Sunday, September 13, 2009

2 Poems by Sylvia Sullivan


In the cool morning light,
a body draped limply over the unmade bed
and an arm angled up and back,
making shadows tickle the wall.
The shoulder blade gave way.
Inevitable, then, that the palm met
the seeming lenience of the mattress.

Anxious teeth had peeled away cuticle
and red irritation interrupted the beige of
rayon and flesh.
I drew in five fingers –
these the taut panels of an umbrella,
opening and closing with a raincloud –
and felt the ribbings’ minute vibrations
against my fingertips,
fortuitous murmurs of an oracle.

I pressed hard, middle and forefinger,
into a seam-strapped hill.
The shadowy indentation between the two,
an absence coalescing into connection,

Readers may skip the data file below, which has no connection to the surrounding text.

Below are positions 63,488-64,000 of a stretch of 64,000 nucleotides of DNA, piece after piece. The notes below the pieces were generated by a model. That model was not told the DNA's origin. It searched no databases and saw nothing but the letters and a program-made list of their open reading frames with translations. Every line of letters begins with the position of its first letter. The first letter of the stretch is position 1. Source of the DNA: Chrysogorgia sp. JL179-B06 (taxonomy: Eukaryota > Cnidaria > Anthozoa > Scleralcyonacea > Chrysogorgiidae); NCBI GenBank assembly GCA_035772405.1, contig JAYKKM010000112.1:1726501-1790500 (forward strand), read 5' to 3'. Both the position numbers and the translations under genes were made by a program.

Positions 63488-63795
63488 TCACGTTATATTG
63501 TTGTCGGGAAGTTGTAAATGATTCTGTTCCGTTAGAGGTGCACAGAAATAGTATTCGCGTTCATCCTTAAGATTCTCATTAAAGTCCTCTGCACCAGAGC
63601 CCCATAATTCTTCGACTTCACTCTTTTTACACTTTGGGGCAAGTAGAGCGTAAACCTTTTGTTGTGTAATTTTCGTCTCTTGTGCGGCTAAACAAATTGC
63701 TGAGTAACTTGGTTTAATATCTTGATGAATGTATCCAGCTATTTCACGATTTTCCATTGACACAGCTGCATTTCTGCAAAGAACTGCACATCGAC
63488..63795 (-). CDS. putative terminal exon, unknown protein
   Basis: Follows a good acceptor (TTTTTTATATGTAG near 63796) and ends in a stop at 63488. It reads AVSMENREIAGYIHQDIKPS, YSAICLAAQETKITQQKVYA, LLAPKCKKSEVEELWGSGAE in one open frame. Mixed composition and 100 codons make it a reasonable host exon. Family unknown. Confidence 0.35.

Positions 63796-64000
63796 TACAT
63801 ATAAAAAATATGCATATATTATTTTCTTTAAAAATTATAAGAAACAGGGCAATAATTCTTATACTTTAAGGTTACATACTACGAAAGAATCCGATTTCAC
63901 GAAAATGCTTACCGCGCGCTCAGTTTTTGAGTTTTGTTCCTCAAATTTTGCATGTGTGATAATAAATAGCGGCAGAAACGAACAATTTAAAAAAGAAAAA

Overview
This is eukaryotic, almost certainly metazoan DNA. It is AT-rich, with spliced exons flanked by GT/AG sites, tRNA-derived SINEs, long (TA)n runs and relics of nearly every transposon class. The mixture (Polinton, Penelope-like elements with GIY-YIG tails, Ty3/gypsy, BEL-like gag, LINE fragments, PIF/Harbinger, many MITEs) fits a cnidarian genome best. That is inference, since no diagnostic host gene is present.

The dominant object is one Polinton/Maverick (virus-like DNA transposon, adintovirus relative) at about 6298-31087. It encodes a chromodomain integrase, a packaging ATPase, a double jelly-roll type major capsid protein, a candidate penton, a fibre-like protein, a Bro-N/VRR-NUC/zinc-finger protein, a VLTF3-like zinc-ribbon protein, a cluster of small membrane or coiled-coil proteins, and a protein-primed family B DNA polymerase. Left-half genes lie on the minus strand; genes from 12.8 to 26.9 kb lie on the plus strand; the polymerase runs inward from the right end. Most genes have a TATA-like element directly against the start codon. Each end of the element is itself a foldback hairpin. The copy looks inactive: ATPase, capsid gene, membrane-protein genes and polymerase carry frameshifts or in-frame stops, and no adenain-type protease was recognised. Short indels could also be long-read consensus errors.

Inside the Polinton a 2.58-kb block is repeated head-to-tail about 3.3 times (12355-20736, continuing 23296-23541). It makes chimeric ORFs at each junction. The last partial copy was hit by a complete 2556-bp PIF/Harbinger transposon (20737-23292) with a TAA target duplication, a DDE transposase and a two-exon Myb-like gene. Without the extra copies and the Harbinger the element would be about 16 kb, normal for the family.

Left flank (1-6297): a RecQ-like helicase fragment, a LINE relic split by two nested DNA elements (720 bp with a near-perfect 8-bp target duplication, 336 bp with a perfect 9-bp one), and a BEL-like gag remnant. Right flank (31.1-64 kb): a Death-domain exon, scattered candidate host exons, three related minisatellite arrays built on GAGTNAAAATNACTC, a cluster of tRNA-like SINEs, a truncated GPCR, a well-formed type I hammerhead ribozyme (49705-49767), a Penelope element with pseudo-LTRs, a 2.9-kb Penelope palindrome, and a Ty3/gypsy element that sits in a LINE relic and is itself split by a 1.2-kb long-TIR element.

and the force crawling up through the forearm,
paradoxical in its initial effortlessness.

The slammed door shattered
spongy mountain hypnosis.
The forearm muscle collapsed and
the shadow snapped.

I glanced up.
My frame cast out another shadow
along polyester plateaus,
but across the way
waiting to meet it
there was no other body.

“Descending Desert”
What is this place,
Where strange double suns
Mesh and meld and become one deliquesced globule?
Proof of heliocentrism, rigorous and unquestionable,
Overwhelming and blinding.
Dune melts away underneath – a struggle up Sechuran seif –
And frantic arms flung against an aeolian inevitability.
Deaf from the granular accumulation in the helix,
Itchy as it slithers and piles in the navel.
Still is a fatalistic attraction,
A frame clung to the scalding, shifting Sossusvlei.
Phoebean radiance grips the gaze and gnaws the backside.

Suddenly, so suddenly, the ridge,
Painstakingly carved, thin engraving.
A memory of tumbling joyously and miserably over
Into the shadow of otherside.

And then only a pleasurable after-tingle
And a thumb,
Tracing an aleph in the cool sand.

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